The second neighbours to leave the terrace lived at number ten. They sold their property for a good price, left the area overnight and never returned. The old couple at number two passed away shortly after, and their empty property started to look forlorn. With both ends of the terrace becoming neglected, the couple at number seven decided to sell too. They had their house on the market for six months and had offers much less than the asking price. After a year they sold for as much as they could get and departed with negative equity on their mortgage. 

   When the remaining occupants of Seaview Terrace heard this news, they accepted purchase packages from the council and considered the various forms of compensation on offer, and then they jumped ship as soon as possible. That left Pops and G.G. to brave it out, and Pops still wasn’t convinced.

G.G. had listened to everyone’s opinion but, when she expressed her fears to Pops, he’d brushed her worries aside. He said he was more afraid of catching the virus in an evacuation centre than braving the storm. 

Today was different. As the afternoon drew on, G.G. busied herself in the kitchen preparing an evening meal and tried to ignore the rising waters outside.

It wasn’t until the water could be seen lapping on the windowsills that Pops got twitchy. He walked over to the window. Pops peered left and right as though he were on a ship’s bridge and drew air through his nostrils, inflating his barrel–like chest. He returned to the card table and asked Sammy to pick another card.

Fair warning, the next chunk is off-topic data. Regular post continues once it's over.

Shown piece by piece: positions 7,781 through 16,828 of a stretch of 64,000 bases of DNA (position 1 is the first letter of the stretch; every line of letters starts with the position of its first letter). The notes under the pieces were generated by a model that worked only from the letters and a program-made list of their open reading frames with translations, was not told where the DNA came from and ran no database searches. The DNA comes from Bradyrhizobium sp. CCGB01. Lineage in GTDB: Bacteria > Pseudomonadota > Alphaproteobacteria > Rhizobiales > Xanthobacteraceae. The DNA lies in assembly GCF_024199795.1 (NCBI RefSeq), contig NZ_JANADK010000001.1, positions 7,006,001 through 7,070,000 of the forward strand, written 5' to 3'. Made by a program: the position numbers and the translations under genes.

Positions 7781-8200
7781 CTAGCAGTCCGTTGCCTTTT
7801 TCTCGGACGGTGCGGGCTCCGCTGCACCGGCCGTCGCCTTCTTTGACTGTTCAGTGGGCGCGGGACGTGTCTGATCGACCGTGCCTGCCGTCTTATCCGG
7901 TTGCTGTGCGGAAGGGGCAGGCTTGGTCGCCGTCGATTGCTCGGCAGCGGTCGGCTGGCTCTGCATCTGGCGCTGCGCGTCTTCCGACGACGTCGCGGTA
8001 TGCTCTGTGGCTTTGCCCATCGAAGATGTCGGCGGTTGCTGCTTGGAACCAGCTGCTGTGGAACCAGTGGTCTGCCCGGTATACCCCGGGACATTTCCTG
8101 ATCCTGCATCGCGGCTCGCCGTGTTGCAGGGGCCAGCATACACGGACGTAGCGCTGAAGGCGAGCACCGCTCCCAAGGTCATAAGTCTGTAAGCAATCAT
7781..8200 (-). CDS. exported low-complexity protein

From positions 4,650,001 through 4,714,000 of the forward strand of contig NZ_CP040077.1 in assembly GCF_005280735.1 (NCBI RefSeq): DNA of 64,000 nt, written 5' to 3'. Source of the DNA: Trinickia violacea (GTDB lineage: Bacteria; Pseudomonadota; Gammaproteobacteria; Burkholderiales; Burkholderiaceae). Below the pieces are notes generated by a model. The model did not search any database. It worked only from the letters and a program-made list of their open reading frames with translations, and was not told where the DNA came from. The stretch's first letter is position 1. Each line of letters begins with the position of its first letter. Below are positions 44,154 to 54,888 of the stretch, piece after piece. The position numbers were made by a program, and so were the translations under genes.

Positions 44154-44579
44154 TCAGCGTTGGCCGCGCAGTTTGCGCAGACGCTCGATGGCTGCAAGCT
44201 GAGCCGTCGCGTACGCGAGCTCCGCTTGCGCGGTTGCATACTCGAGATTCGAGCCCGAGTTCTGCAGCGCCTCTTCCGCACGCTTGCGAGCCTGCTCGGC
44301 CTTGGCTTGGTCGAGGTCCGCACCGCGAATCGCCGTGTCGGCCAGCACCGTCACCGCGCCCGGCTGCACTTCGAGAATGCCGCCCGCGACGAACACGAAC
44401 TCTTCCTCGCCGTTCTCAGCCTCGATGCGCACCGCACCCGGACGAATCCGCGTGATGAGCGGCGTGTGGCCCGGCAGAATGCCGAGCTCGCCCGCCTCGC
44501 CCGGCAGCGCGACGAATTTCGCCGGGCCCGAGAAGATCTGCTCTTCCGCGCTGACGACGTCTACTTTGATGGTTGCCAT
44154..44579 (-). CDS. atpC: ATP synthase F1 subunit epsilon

“If it’s higher than an eight, you get the spade,” he says. “If it’s lower than an eight, you get the pillow case.”

Sammy had chosen an eight as it happens, but the card she pulled from the pack was irrelevant. Pops got Sammy to help him stuff pillowcases with sand. Sammy and her grandpa worked hard to barricade the front door. All three piled the protective parcels around the potential points of ingress. 

   The water had another plan. It was now pouring through the keyhole and round the door hinges. They now couldn’t see daylight through the windows. Loose debris and garden detritus floated into view and tapped on the glass as though politely requesting entry to the premises.

G.G. had been preparing containers of food and packing boxes of dry clothing. She didn’t discuss what needed doing. Pops and G.G. had been together long enough to know what was required. It was a waste of time discussing the plan. With no time to waste, actions speak louder than words. 

   Sammy helped Pops in the basement as best as she could. The water in the cellar was rising. He loaded the cool box with whatever they could salvage from the fridge and freezer and shifted up to the first floor.

   Pops rigged up a pulley system of ropes, block and tackle and secured it at the top of the stairs. He found the paddles and dragged the old canoe from the basement. 

The upper glazing in the kitchen cracked and shards of glass chinked on the wooden furniture below. Water poured in at head height as Pops tied their boat to the hoist. 

   Sammy and G.G. took up the slack and pulled the ropes. The water was already half way up Pop’s thighs when the canoe started edging up the staircase. As fast as the vessel inched its way upward the waters matched the pace. Pops was a fighter at heart, and between them they reached the horizontal landing space.

Sammy opened the flat-roof doors, and all three propped up the boat on the heavy-duty rubber-roofing surface. Sammy, G.G. and Pops loaded up the craft and waited inside as the waves lapped around the bottom of the hull. The keel scraped on the gritty roof as the waves lifted the vessel, and they paddled clear of number eight. They had become last residents to say goodbye to Seaview Terrace. 

September 26, 2020 02:11

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Lynn Penny
15:35 Sep 28, 2020

This was lovely, It held a nice tone and was well-paced.


Howard Halsall
18:14 Sep 28, 2020

Hey, thanks for reading my story, it’s great to get your positive feedback. I’m glad you enjoyed it. :)